Submitted to: Osteoarthritis and Cartilage
Publication Type: Peer Reviewed Journal
Publication Acceptance Date: 1/28/2012
Publication Date: 5/4/2012
Citation: Baker, K., Matthan, N., Lichtenstein, A.H., Niu, J., Guermazi, A., Roemer, F., Grainger, A., Nevitt, M., Clancy, M., Lewis, C. 2012. Association of plasma n-6 and n-3 polyunsaturated fatty acids with synovitis in the knee: the MOST study. Osteoarthritis and Cartilage. 20(5):382-387. Interpretive Summary: Osteoarthritis is a painful joint disorder and is thought to be exacerbated by inflammation. The type of fat found in fish, termed omega-3 acids (n-3 PUFAs), has anti-inflammatory properties and may be beneficial in decreasing rates of osteoarthritis. The study goal was to determine whether people consuming diets containing high levels of omega-3 fatty acid would have lower rates of osteoarthritis than those consuming diets containing low levels of omega-3 fatty acids. Dietary omega-3 fatty acid intake was estimated by measuring plasma phospholipid fatty acid composition using gas chromatography. The extent of osteoarthritis was determined by magnetic resonance imaging scores. The mean age of the study subjects was 60 years, mean body mass index was 30, and there were an equal number of women and men in the study. For selected measures of osteoarthritis higher plasma phospholipid concentrations of omega-3 fatty acids were associated with lower osteoarthritis scores, for both women and men. These data suggest that higher intakes of omega-3 fatty acids, primarily those omega-3 fatty acids found in fish may reduce the risk developing or severity of osteoarthritis. Regular fish intake is currently recommended to decrease heart disease risk and may also be beneficial for osteoarthritis.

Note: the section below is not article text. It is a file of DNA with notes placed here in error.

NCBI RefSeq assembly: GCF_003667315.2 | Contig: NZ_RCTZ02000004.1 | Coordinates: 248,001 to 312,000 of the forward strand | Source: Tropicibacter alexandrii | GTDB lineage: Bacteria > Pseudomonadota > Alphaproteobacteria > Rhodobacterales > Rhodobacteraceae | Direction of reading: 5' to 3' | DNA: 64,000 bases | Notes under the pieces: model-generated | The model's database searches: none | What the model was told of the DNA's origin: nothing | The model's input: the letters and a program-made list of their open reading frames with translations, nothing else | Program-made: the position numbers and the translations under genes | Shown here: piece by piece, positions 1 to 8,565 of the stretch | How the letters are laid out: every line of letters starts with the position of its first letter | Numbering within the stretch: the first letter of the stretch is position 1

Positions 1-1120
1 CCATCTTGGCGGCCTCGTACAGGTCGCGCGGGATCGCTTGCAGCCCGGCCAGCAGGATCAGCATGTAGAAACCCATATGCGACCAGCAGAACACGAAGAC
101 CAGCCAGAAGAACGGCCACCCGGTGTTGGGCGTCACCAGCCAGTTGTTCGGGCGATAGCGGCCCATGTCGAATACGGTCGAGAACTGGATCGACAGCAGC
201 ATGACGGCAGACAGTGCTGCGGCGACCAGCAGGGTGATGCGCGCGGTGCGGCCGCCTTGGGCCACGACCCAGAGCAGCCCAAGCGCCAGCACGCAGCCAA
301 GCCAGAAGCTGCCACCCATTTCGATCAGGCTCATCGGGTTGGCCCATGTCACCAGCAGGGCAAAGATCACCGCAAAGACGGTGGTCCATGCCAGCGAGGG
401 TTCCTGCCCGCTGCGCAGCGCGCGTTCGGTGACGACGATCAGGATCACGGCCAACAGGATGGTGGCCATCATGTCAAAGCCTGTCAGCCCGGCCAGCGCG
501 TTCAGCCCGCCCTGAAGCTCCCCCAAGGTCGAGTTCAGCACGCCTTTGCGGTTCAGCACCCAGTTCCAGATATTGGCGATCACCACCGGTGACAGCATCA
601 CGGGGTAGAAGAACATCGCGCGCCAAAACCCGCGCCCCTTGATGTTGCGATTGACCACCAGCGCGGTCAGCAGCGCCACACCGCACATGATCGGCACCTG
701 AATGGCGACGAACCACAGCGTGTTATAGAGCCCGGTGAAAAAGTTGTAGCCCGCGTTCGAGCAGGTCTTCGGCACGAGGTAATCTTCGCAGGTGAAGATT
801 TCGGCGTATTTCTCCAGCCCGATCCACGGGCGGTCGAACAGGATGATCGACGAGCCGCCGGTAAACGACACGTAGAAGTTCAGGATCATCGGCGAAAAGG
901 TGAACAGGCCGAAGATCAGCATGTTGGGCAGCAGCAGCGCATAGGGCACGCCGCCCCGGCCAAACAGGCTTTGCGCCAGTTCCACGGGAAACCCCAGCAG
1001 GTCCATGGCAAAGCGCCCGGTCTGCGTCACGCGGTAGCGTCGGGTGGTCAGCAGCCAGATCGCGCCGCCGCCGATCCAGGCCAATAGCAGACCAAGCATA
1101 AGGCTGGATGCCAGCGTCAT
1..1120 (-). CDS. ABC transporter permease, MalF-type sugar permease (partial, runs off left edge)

Technical Abstract: In osteoarthritis (OA) the synovium is often inflamed and inflammatory cytokines contribute to cartilage damage. Omega-3 polyunsaturated fatty acids (n-3 PUFAs) have anti-inflammatory effects whereas omega-6 polyunsaturated fatty acids (n-6 PUFAs) have, on balance, proinflammatory effects. The goal of our study was to assess the association of fasting plasma phospholipid n-6 and n-3 PUFAs with synovitis as measured by synovial thickening on contrast enhanced (CE) knee MRI and cartilage damage among subjects in the Multicenter Osteoarthritis Study (MOST). MOST is a cohort study of individuals who have or are at high risk of knee OA. An unselected subset of participants who volunteered obtained CE 1.5 T MRI of one knee. Synovitis was scored in six compartments and a summary score was created. This subset also had fasting plasma, analyzed by gas chromatography for phospholipid fatty acid content, and non-CE MRI, read for cartilage morphology according to the Whole-Organ Magnetic Resonance Imaging Score (WORMS) method. The association between synovitis and cartilage morphology and plasma PUFAs was assessed using logistic regression after controlling for the effects of age, sex, and BMI. 472 out of 535 subjects with CE MRI had complete data on synovitis, cartilage morphology and plasma phospholipids. Mean age was 60 years, mean BMI 30, and 50% were women. We found an inverse relation between total n-3 PUFAs and the specific n-3, docosahexaenoic acid with patellofemoral cartilage loss, but not tibiofemoral cartilage loss or synovitis. A positive association was observed between the n-6 PUFA, arachidonic acid, and synovitis. In conclusion, systemic levels of n-3 and n-6 PUFAs which are influenced by diet, may be related to selected structural findings in knees with or at risk of OA. Future studies manipulating the systemic levels of these fatty acids may be warranted to determine the effects on structural damage in knee OA.